Beach musts include reading-sunglasses, a classic, a book about the power of books, a map, and sunscreen. Alas, they remain on the dining room table.
For the past 15 years, we’ve embarked on family road trips each summer, most of them two weeks long. To anyone who asked What on earth are you thinking? as we packed three young children for a cross-country ride in the closed quarters of a minivan, I would answer that we wouldn’t have it any other way.
I always say that the trips are akin to childbirth. Messy and loud and sometimes painful, but our memories are filled (mostly) with the good parts. Otherwise, we would have gone only the first time.
My husband and I both like to travel and explore, and we are always looking for a change of scenery. We wanted our boys to catch the same adventure bug. We believed that by exposing them to history and culture, to new places and experiences, we would open their minds and instill in them a sense of curiosity. Plus, we knew this would give them plenty of fun, crazy, and meaningful childhood memories, even if they kvetched at (many) points along the highway.
We were also aware from the outset that this wouldn’t be a forever thing, that the boys would one day outgrow road trips with their parents, or they’d simply be too busy doing something else. We did a headcount before pulling out of the driveway each summer, astounded and grateful that everyone was still in the car. In fact, we kept going even after our first minivan gave out.
Last year, one son was already in college and another was working at a sleepaway camp. To our delight, we managed an abridged road trip anyway, carving out a block of time when everyone could participate despite their not-so-overlapping schedules. But this year, planning things got tricky. While we usually have our destination chosen by winter, the Triptik from AAA in hand months in advance, and the hotels booked not long after, we had nothing set until a few weeks ago.
The participants were all moving parts even then. We were now up to a college student and another on his way to a gap year in Israel. The odds weren’t in our favor. It was likely that at least one of the boys wouldn’t be able to join us. We were sad, but prepared, figuring we’d best get used to it. Yet, to our shock, we still found a few days when we could all head up north to the beaches in New England.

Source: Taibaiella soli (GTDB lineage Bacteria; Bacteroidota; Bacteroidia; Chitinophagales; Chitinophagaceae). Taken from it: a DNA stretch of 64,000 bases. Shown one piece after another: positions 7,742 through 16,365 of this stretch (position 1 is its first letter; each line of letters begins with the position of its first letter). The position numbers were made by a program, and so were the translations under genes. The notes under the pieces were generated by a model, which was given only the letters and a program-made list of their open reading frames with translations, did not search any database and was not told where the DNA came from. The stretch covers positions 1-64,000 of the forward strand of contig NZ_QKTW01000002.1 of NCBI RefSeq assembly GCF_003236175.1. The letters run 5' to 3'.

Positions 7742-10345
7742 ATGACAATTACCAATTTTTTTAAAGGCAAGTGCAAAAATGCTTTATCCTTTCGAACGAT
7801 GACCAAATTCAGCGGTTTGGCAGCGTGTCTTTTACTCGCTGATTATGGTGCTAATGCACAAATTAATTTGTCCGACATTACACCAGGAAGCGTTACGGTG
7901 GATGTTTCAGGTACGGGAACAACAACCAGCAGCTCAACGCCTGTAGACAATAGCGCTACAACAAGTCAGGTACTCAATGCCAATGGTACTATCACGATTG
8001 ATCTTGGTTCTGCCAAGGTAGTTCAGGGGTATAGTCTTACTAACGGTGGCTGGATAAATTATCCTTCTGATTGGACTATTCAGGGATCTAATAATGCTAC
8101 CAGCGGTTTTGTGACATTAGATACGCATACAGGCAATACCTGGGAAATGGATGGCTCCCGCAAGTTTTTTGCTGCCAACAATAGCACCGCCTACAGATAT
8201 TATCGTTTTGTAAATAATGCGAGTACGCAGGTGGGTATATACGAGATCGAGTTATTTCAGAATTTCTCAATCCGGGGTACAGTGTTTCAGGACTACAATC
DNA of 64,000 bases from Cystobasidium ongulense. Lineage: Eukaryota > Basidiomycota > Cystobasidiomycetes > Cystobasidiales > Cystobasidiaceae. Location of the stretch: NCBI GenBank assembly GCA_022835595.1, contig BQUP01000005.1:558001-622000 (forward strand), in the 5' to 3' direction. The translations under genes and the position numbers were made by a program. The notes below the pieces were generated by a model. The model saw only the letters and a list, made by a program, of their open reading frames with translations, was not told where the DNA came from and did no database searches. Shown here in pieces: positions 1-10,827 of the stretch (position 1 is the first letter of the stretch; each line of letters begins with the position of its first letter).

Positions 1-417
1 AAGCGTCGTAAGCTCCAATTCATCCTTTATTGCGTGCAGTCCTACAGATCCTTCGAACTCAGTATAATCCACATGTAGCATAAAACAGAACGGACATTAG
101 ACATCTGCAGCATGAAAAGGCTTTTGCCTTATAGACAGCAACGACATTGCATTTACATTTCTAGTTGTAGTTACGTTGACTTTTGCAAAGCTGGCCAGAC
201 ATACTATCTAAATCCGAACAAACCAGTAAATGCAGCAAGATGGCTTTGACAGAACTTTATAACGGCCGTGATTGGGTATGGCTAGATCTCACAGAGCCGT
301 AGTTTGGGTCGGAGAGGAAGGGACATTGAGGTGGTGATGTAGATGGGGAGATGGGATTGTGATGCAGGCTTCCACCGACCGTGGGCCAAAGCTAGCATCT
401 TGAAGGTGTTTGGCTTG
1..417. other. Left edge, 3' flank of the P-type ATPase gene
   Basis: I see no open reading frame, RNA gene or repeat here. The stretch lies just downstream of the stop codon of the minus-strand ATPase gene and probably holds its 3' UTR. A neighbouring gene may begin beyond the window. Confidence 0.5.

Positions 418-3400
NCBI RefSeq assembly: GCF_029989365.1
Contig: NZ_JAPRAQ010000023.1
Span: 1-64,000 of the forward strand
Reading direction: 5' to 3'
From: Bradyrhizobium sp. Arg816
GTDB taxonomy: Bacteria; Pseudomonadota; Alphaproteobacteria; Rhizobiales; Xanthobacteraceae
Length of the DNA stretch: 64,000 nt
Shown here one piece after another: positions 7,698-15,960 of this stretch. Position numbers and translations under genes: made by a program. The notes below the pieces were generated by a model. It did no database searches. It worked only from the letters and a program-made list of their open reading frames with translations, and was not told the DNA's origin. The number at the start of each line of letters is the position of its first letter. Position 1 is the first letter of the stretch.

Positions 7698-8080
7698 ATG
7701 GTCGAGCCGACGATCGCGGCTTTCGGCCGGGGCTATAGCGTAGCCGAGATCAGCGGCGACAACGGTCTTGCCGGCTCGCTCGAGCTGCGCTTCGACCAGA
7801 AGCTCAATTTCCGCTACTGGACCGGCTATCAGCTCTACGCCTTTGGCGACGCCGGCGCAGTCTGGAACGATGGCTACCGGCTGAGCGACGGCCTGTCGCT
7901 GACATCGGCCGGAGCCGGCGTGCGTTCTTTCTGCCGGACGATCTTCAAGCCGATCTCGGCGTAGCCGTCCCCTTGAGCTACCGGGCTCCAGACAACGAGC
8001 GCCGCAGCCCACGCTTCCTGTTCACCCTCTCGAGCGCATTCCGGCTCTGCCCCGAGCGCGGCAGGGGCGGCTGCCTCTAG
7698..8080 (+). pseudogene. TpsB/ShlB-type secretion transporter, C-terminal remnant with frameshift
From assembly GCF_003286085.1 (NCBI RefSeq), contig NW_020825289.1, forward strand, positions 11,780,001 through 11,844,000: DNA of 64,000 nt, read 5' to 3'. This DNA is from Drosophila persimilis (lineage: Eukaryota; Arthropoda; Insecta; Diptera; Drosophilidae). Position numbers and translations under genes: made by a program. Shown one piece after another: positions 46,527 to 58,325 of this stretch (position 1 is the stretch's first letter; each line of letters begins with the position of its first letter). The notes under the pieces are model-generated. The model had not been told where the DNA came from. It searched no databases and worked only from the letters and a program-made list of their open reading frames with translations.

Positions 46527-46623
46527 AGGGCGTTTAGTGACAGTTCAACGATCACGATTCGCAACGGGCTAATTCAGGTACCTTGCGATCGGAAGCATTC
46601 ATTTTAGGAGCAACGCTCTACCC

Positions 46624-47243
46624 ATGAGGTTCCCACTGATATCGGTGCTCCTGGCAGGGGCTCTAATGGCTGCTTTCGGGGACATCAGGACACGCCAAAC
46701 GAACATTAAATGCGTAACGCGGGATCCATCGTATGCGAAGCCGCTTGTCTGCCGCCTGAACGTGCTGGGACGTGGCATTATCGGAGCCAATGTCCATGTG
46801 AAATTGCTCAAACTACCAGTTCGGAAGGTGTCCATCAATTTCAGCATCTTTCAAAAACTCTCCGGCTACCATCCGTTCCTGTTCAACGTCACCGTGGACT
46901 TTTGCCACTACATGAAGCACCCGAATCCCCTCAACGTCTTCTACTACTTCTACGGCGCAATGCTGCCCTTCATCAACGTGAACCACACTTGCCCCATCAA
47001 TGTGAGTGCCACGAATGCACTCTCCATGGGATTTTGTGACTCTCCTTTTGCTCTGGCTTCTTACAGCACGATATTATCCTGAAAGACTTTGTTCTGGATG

Days before our planned departure, the older two – the ones I thought were most likely to bail – were signed on. My husband had booked rooms, mapped our route, and found interesting stops along the way. Meanwhile, I’d begun to think about what to pack for our meals when I realized there was no way I’d be able to sit for that long of a ride in the car. Unfortunately, that recovered I’m not.
My husband and I were back and forth about whether they should go without me, but I insisted. I didn’t want to break tradition. They all needed the R & R, the worry-free hours of lazing on the beach with the ocean in front of them. Besides, if they stayed home, they’d just spend the week of vacation on their phones. Better they get some non-digital fresh air.
Once I announced I wouldn’t be going, my youngest asked if he could stay home, too. It was, in part, a statement of solidarity with me. But he’s also got a lot of summer work to do and the clock is ticking. We agreed. The two of us have been toiling away at our various projects, including some adventures in the kitchen. I wouldn’t call it a vacation, but we’re enjoying one another’s company.
Am I disappointed we’re not altogether on the open road? I’d be lying if I said no. And while it would be incorrect to say there was no Ukraincik road trip this summer, it wouldn’t be completely accurate either. It hasn’t been the same for any of us. Then again, life is all about making plans and watching them change, then letting go. G-d willing, we’ll make plans again next summer. Who knows? Perhaps the stars will align and we’ll all be able to go.